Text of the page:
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Let $ V $ be a vector space of finite dimension on $\mathbb{C} $ and $ \dim(V) \gt 1 $. Show that for every quadratic form $ q : V \to \mathbb{C} $ there exists $ 0 \neq v \in V $ such that $ q(v) = 0 $.

It certainly has something to do with the fact that we are in $\mathbb{C} $ and not $ \mathbb{R} $, but I'm since $ q $ can be represented by any non-singular complex matrix, I don't know how this is even possible.

(edit: V is of finite dimension)

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Is the vector space of finite dimension? –  Patrick Da Silva Nov 13 '11 at 22:22
    
If the vector space is finite dimensional, then this statement can certainly not be true. –  Manos Nov 13 '11 at 22:35
    
Are you sure it's not true? This question appeared in a test as is. Can you prove why it's not true? –  dan Nov 13 '11 at 22:42
    
This can happen even in $\mathbb{R}$ but not to all quadratic forms e.g. $$\pmatrix{1\\0}^T\pmatrix{0&1\\1&0}\pmatrix{1\\0} = 0$$. Note that the matrix is invertible. –  user13838 Nov 13 '11 at 22:43
    
@dan Any positive-definite matrix defines a quadratic form, which in turn defines a norm and there is not chance that a nonzero vector is mapped to zero. –  Manos Nov 13 '11 at 22:45

1 Answer 1

up vote 2 down vote accepted

Consider the case $n=2$. Thus we have $$ q(\begin{bmatrix} c_1 & c_2 \\ \end{bmatrix}) = \begin{bmatrix} c_1 & c_2 \\ \end{bmatrix} \begin{bmatrix} q_{11} & q_{12} \\ q_{21} & q_{22} \\ \end{bmatrix} \begin{bmatrix} c_1 \\ c_2 \\ \end{bmatrix} = q_{11} c_1^2 + (q_{12} + q_{21}) c_1 c_2 + q_{22}c_2^2 $$ For every value of $c_2$, we can consider the polynomial in one variable $q_{c_2}(c_1) = q(\begin{bmatrix} c_1 & c_2 \\ \end{bmatrix})$. Since $\mathbb C$ is algebraically closed, this polynomial always has two roots. Thus we have a solution by letting $c_2 \neq 0$.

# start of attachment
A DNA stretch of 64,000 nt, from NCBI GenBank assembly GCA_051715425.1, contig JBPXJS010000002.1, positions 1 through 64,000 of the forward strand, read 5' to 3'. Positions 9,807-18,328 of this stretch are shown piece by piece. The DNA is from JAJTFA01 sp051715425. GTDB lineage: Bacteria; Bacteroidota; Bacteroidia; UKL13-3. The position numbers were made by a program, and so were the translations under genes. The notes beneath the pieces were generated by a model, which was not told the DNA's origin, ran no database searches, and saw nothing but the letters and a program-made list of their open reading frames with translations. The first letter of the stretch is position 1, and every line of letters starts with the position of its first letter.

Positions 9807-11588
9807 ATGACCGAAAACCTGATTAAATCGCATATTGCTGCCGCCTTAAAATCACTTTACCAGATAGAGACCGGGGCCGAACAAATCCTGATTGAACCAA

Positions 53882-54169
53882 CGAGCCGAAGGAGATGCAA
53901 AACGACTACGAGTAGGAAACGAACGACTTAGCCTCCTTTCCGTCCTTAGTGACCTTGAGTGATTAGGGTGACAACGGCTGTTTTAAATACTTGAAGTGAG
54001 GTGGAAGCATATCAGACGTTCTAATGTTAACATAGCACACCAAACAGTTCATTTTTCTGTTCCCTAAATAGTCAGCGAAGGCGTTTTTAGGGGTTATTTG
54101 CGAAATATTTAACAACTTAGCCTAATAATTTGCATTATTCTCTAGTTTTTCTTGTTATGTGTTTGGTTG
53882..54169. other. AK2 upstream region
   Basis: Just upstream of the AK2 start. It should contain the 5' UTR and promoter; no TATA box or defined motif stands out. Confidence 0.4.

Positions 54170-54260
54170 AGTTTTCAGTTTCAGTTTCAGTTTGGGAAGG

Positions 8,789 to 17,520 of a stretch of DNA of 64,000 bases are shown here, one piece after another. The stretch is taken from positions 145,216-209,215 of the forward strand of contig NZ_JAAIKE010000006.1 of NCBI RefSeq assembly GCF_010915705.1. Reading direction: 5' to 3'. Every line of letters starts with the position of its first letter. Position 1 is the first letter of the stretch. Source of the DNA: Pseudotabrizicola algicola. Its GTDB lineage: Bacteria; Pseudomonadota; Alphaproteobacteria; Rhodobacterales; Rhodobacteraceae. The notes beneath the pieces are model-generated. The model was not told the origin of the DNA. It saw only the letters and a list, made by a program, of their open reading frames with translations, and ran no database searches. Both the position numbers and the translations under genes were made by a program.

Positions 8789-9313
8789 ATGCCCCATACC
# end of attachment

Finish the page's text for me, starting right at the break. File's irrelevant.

If $n > 2$, note that $q( \begin{bmatrix} c_1 & c_2 & 0 & \dots & 0 \end{bmatrix} )$ has a non-zero solution since it is a quadratic form in two variables.

If $V $ has infinite dimension, it suffices to take a $2$-dimensional subspace of $V$ and apply the case $n=2$.

Note that this result holds whatever is the matrix that represents $q$, i.e. in the finite dimension case, you could consider singular matrices as well.

Hope that helps,

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Edited to reflect that it's an Hermitian form. The original question also called it quadratic form, so I guess from there the confusion ensued... –  dan Nov 13 '11 at 23:05
    
@dan: actually you have to switch back to "quadratic". In my answer i showed it's not true for Hermitian. But as Patrick shows, it is true for "quadratic". –  Manos Nov 13 '11 at 23:07
    
@dan : You edited what? What is Hermitian? Your comment just makes me more and more confused. –  Patrick Da Silva Nov 13 '11 at 23:19
    
@Patrick: In your comment to my answer that i deleted, maybe if instead of saying that "Hermitian forms are Hermitian forms and Quadratic forms are Quadratic forms" you actually said something more useful, then you would avoid getting confused yourself as well. –  Manos Nov 13 '11 at 23:22
    
You seem to react as if I insulted you... I am confused about dan's comment because he's saying something is an Hermitian form and nothing is Hermitian around here. I did say something useful because I pointed out exactly where your misunderstanding of the question was, so don't take things personally in a community where we're just all trying to help out. Pointing out that someone else is wrong is only insulting when it is done with bad intentions. –  Patrick Da Silva Nov 13 '11 at 23:28

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